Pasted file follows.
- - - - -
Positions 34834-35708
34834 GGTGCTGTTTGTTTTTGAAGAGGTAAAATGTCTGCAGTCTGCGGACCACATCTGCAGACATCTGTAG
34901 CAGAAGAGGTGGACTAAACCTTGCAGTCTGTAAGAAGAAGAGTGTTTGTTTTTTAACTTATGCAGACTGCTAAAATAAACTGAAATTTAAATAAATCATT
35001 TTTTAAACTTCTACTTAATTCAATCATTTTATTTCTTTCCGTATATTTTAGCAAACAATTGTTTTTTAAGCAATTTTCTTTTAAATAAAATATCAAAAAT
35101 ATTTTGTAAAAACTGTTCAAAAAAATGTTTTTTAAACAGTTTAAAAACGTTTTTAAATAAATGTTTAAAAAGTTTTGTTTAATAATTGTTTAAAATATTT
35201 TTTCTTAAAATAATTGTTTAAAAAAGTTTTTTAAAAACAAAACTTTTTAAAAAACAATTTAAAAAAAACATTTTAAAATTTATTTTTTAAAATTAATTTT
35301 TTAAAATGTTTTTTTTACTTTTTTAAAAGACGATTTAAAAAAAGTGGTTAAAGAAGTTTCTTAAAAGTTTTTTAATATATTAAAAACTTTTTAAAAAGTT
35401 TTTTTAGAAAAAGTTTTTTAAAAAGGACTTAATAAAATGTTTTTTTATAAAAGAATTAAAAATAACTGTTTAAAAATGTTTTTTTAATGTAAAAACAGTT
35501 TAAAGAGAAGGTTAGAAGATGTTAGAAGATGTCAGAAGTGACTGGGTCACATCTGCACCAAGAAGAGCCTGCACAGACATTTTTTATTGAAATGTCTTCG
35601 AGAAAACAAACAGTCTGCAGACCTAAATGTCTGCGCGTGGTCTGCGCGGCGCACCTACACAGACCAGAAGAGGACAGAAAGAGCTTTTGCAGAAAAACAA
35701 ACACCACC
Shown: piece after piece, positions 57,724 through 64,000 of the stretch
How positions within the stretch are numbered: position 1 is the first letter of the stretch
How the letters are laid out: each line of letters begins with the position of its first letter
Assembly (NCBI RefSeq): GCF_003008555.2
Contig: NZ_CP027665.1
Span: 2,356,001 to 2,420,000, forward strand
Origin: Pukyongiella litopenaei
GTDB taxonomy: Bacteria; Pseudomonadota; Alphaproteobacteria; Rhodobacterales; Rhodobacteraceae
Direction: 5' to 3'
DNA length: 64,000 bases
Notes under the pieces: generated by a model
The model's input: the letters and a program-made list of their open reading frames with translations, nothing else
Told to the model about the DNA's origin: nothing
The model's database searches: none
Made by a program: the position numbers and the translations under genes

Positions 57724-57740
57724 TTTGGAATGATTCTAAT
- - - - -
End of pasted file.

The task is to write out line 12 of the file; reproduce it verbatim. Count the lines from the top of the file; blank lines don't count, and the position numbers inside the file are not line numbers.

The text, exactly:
Shown: piece after piece, positions 57,724 through 64,000 of the stretch